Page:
The uncertainty over transition of the US monetary policy to normalcy could set off volatility in capital flows to emerging economies, but India is better-positioned to weather these challenges, Moody’s Investors Service said.
Moody’s Investors Service VP and Senior Research Analyst Rahul Ghosh said that besides the Fed rate action, a slowdown in the Chinese economy and falling commodity prices are other major global developments that could impact emerging markets.
“India appears less exposed than other similarly-rated emerging market sovereigns, given its small current account deficit and relatively low external debt as a share of nominal GDP,” said Ghosh.
The US Federal Reserve had last night hiked interest rates by 0.25 per cent. This is the first hike in about a decade, a hint that the US economy is on mend.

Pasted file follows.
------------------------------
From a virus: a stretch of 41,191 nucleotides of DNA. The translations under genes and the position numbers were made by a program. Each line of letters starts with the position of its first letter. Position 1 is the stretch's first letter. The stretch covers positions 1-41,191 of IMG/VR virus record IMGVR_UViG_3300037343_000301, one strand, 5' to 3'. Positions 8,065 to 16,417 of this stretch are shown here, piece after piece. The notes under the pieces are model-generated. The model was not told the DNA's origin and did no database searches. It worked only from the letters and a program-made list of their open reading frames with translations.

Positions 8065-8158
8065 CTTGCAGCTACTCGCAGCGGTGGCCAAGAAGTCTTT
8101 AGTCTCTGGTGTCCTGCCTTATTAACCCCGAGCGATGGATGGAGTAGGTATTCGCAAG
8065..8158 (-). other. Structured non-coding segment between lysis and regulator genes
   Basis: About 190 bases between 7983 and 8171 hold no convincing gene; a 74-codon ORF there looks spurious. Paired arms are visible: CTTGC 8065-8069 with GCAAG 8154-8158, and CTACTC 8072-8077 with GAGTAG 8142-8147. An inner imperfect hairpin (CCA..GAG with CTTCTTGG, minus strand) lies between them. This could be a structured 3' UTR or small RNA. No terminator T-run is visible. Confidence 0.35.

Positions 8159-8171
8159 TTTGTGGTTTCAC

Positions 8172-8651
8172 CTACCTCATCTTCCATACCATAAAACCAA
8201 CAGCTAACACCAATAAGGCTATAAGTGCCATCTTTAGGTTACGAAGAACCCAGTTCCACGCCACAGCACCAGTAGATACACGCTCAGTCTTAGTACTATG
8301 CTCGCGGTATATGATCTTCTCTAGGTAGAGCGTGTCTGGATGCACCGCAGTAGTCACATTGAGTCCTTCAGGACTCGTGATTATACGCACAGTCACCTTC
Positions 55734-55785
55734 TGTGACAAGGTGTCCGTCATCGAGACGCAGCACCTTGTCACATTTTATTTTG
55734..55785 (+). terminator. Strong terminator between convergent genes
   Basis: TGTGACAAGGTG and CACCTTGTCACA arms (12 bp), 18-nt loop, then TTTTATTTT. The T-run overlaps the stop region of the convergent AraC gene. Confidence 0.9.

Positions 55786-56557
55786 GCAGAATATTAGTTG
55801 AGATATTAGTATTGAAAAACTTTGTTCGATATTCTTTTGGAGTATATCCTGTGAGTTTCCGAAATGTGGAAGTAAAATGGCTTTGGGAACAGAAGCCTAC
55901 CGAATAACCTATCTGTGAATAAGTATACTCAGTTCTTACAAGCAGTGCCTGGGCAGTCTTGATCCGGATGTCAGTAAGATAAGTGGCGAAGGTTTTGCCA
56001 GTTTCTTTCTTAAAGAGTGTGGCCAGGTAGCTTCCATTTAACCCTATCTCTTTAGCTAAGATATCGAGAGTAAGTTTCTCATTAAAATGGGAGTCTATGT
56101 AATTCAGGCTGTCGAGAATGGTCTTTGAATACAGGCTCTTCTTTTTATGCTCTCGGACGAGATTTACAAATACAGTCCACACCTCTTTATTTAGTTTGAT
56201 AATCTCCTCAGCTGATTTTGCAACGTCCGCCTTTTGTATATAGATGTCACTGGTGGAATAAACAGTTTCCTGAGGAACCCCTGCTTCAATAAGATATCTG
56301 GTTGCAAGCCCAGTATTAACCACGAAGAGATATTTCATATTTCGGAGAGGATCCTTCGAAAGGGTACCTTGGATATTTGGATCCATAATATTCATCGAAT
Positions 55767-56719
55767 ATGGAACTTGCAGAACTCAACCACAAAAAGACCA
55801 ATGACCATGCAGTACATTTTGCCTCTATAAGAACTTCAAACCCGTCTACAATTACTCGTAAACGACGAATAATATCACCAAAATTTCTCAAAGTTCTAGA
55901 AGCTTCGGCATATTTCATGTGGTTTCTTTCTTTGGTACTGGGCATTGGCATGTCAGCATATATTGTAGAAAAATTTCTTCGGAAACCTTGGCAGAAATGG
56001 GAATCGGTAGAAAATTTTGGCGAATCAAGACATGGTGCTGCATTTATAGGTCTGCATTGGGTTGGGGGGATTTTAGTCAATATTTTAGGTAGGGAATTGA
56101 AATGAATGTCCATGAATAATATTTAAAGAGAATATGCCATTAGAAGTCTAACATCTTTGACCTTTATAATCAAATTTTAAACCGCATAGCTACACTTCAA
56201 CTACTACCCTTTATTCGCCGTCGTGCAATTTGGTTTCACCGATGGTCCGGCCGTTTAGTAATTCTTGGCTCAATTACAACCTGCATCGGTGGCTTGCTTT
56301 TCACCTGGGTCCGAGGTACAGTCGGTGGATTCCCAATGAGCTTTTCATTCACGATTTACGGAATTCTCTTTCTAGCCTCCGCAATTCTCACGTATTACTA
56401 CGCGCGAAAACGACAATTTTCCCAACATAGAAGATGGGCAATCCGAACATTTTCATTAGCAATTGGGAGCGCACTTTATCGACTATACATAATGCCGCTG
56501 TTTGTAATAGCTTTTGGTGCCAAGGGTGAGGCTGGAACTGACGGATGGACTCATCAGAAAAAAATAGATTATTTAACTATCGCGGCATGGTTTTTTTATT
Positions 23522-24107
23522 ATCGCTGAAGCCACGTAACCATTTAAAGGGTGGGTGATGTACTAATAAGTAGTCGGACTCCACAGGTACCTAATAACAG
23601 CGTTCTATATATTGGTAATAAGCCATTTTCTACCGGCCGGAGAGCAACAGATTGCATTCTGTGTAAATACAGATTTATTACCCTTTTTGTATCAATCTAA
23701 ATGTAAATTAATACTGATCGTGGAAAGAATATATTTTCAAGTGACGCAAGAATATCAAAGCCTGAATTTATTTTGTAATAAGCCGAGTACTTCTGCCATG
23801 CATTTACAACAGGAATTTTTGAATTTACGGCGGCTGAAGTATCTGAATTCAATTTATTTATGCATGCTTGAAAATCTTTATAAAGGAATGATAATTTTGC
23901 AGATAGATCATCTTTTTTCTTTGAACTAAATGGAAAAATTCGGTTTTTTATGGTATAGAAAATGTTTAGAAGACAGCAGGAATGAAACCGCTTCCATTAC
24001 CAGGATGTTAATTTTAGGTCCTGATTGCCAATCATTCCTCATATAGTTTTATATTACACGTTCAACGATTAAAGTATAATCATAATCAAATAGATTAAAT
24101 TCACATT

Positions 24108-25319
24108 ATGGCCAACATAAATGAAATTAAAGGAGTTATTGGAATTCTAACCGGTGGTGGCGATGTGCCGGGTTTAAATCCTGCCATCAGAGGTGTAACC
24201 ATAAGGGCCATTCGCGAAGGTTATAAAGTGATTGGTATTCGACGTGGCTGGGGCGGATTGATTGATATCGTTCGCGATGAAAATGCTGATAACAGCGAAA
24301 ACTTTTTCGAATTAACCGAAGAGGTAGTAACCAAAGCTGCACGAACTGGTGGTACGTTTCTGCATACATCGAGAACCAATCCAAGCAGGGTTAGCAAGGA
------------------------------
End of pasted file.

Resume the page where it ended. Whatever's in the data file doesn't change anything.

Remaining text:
The US central bank has said it is likely to proceed gradually in normalising the interest rates, although future policy actions will depend on how the economy evolves relative to its objectives of maximum employment and two per cent inflation.
“With regard to the US monetary policy, the narrative will now shift from lift-off to the future rate trajectory. We expect further interest rate rises in the US to be very gradual,” Ghosh said. He projected the rates to go up by 1.5-2 per cent in the next two years.
“The uncertainty over the transition back to monetary normalcy could still provoke some volatility in capital flows into emerging markets… India appears better-positioned to weather these challenges,” he said.
Ghosh said the countries with limited buffers and policy space will remain most at risk to adverse capital flows and investor sentiment. The most affected large emerging markets have tended to be Brazil, Russia, Turkey and South Africa.